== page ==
When the police shoot someone, the resulting investigation should be independent of the police force, according to two of Australia’s leading human rights organisations. Public Interest Advocacy Centre Chief Executive, Edward Santow, said last night’s Four Corners program about the police shooting of Adam Salter, highlights the need for independent investigators to assist Coroners when the police are involved in someone’s death.
“The current practice of leaving the police to investigate themselves must be changed. The Salter Inquest was by no means the first time Coroners have questioned the quality and independence of police investigation of police related deaths,” Mr Santow said.
Mr Santow said public confidence in investigations into police shootings and deaths in custody could only be maintained by ensuring those investigations are independent.
“Police cannot effectively investigate themselves. Australia needs an independent body to investigate any death where there’s an allegation of police involvement, or where the death occurred in custody,” Mr Santow said.
The Human Rights Law Centre’s (HRLC) Director of Strategic Litigation, Anna Brown, agrees.
“Imagine the outcry if employers were left with the responsibility for investigating deaths in their own workplace. The risks of corruption and collusion would be real, the investigations would lack transparency and legitimacy and there would be a decline in accountability,” Ms Brown said.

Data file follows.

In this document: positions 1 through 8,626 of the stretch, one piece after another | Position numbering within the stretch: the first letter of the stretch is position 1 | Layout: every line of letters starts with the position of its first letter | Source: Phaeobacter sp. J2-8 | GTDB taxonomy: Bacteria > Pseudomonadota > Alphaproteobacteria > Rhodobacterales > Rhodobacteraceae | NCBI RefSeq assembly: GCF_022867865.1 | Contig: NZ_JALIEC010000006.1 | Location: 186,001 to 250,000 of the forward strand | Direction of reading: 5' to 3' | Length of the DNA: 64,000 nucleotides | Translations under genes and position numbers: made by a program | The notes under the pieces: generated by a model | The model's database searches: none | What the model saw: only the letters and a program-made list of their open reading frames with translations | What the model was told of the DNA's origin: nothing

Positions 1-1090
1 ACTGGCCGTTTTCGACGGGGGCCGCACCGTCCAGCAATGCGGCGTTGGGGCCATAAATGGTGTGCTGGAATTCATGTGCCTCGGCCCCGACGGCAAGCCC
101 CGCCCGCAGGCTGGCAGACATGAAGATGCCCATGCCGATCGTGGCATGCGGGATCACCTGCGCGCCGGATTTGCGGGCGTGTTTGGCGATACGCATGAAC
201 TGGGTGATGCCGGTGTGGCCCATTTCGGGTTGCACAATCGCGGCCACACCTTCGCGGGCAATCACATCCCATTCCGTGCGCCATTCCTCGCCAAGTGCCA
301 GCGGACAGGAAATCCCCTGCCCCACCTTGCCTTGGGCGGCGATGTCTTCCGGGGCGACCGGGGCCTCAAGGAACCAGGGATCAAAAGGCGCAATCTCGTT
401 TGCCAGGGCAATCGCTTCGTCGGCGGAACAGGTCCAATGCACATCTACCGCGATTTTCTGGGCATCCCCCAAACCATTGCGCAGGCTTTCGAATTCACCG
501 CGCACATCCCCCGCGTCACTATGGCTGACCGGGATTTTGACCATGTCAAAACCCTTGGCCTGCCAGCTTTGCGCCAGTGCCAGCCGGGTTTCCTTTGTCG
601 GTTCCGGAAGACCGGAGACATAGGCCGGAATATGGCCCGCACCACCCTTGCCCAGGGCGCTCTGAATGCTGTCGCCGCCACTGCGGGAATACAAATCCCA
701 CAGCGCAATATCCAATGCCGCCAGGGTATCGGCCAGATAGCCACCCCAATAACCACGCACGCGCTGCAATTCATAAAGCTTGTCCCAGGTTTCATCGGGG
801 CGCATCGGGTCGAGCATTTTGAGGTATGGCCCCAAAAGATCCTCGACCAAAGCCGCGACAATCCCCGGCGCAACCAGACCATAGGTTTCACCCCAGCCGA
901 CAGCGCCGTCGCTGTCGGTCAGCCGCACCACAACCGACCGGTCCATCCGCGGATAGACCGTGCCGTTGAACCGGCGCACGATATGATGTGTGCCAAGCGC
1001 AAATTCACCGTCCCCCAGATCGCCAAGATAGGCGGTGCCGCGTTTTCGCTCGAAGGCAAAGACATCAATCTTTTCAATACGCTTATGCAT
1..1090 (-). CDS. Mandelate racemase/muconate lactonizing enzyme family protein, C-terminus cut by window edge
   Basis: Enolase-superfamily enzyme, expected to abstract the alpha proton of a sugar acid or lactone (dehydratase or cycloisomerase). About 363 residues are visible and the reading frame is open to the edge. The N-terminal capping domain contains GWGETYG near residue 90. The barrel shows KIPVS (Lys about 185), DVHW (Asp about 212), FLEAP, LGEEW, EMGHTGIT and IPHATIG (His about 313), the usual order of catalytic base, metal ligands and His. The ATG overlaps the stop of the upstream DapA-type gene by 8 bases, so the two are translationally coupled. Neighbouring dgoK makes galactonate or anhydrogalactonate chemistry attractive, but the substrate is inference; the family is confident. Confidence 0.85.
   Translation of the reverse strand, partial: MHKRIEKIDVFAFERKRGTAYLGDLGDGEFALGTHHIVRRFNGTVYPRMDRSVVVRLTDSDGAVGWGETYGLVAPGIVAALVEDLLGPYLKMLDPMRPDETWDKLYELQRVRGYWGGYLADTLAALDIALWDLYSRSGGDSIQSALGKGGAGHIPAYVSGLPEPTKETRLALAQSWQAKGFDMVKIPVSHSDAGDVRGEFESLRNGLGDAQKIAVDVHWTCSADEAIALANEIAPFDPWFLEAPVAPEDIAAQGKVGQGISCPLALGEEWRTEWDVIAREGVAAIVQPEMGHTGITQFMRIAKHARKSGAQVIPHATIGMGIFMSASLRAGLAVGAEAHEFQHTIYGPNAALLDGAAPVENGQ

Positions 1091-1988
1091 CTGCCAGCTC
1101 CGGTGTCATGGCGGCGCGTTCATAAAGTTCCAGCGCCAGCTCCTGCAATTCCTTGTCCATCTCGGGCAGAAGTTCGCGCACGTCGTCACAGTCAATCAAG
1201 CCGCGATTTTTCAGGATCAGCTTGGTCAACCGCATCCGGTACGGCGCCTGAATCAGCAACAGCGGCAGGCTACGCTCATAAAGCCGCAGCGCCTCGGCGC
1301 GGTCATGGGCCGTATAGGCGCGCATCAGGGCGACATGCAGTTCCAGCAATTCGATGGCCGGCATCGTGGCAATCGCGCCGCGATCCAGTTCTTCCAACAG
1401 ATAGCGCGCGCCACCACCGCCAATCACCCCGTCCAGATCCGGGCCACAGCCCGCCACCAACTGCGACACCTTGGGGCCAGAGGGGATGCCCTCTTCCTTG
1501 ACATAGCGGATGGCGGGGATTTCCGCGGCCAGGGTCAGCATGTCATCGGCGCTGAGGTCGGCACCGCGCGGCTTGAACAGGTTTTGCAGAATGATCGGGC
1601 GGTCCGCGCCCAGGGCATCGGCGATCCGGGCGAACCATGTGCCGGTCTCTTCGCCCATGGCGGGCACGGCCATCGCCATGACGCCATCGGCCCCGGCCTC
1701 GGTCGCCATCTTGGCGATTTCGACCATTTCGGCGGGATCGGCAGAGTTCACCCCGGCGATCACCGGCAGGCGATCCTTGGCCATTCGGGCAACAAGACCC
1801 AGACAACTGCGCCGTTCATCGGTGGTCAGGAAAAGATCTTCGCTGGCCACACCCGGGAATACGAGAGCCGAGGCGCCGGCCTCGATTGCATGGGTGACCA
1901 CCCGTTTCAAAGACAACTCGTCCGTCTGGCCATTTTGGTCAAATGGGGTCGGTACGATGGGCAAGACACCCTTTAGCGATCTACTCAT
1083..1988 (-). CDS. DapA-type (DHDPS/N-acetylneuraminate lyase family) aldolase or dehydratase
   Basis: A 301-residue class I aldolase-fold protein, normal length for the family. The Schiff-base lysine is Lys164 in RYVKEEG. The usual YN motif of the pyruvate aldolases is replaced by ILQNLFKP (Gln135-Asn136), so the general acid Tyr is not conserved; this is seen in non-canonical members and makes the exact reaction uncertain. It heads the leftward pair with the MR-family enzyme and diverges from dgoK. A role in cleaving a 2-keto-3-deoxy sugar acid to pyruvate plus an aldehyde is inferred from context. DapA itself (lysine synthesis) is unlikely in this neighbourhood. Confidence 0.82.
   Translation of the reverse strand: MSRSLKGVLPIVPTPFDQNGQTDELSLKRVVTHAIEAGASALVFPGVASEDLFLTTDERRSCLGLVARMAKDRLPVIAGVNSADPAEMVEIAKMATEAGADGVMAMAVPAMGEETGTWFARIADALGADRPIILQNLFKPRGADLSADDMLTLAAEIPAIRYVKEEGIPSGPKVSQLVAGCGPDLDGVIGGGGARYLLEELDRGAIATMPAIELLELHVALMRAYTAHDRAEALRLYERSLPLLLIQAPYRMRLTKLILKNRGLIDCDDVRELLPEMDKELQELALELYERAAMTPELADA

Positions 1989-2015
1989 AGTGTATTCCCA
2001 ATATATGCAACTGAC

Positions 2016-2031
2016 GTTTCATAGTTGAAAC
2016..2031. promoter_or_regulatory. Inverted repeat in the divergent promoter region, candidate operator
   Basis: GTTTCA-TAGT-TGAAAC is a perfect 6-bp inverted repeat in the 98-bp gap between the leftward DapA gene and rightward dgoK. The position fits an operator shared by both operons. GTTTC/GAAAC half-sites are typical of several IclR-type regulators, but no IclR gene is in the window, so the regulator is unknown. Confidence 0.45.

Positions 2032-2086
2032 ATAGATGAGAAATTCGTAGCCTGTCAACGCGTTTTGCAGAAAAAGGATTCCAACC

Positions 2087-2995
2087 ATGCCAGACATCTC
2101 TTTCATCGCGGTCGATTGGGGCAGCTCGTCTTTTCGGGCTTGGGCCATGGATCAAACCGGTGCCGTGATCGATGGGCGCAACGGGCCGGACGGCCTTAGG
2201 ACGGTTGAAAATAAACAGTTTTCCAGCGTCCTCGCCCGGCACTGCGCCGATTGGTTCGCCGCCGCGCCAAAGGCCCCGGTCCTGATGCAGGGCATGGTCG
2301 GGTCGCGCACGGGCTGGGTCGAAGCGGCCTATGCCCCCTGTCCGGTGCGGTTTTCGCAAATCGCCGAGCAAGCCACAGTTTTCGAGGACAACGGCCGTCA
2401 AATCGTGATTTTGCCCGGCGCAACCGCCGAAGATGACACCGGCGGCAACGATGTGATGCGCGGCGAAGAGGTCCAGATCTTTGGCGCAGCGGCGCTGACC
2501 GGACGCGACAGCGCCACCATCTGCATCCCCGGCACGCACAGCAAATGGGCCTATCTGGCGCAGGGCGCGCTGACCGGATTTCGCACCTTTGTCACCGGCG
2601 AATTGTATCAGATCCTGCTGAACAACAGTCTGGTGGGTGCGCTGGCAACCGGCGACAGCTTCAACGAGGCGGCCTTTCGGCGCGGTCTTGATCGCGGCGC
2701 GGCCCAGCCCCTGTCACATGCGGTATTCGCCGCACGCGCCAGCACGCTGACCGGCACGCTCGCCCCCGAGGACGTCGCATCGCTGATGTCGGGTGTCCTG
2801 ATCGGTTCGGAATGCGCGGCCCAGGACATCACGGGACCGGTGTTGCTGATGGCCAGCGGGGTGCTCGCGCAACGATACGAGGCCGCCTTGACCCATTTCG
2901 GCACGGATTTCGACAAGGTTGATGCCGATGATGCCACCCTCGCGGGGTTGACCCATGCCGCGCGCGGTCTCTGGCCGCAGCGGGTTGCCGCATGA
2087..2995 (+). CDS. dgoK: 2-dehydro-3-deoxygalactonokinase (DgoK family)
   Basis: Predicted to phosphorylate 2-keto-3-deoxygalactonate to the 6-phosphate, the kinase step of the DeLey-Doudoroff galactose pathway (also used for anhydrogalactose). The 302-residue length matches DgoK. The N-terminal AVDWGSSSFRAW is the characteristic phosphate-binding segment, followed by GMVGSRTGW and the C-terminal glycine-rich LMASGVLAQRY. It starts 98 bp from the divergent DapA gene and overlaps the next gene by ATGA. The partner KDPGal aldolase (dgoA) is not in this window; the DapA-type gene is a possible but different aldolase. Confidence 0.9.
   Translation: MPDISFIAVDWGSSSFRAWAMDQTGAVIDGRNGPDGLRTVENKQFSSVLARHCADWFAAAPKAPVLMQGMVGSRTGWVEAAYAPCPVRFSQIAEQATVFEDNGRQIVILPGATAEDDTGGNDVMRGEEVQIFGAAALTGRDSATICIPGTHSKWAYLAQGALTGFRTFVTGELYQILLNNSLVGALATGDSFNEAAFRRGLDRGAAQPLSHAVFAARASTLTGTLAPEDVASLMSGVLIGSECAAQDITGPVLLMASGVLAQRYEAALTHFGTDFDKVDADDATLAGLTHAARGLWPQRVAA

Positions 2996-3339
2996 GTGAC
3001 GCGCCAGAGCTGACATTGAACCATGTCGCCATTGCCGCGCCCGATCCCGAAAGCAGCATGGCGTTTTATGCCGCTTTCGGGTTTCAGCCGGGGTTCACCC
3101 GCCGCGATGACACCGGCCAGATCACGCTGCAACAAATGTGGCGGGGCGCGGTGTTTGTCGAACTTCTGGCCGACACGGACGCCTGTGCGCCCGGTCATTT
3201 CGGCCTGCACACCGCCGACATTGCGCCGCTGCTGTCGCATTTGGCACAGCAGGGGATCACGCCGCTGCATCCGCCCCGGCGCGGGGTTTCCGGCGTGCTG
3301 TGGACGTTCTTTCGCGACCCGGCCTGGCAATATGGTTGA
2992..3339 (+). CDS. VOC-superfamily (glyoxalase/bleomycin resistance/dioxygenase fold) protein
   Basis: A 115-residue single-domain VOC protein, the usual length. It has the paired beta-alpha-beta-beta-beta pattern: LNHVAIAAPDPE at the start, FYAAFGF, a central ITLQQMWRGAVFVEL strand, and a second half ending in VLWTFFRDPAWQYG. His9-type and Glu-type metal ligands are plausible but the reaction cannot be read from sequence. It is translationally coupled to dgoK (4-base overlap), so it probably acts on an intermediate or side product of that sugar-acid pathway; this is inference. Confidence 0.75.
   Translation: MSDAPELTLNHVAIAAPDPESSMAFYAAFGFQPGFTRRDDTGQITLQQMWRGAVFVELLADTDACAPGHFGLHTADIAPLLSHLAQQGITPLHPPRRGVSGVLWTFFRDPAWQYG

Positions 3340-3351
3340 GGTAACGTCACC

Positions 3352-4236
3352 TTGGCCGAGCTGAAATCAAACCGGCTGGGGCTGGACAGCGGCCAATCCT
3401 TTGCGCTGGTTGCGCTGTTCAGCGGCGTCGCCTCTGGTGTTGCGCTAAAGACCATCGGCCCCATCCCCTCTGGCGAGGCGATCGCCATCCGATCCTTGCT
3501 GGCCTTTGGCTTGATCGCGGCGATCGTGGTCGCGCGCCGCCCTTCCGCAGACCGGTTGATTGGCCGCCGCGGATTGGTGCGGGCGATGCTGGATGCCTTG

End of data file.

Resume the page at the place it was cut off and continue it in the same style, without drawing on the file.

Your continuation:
Human rights law and international best practice require that such investigations be conducted by a body that is fully independent of police.
“If we are serious about transparency and accountability, we need to ensure that these principles are upheld when our citizens are injured or killed by police,” Ms Brown said.
Independent investigations already take place in Canada, New Zealand, and the United Kingdom. Recently, in Queensland, the Queensland Misconduct Commission was been given primary responsibility for investigation of deaths in custody.
The HRLC, which was party to the Coronial inquest into the 2008 police shooting of Victorian teenager, Tyler Cassidy, has called for a new approach to police training so that it better equips police officers to deal with people with mental health issues.
“We need to invest in equipping police to de-escalate conflict through non-violent means. Police must be better supported and trained to engage with vulnerable people, including young people and people with mental illness,” Ms Brown said.
For further information or comments, please contact: HRLC - Anna Brown on 0422 235 522 PIAC – Edward Santow on 0434 353096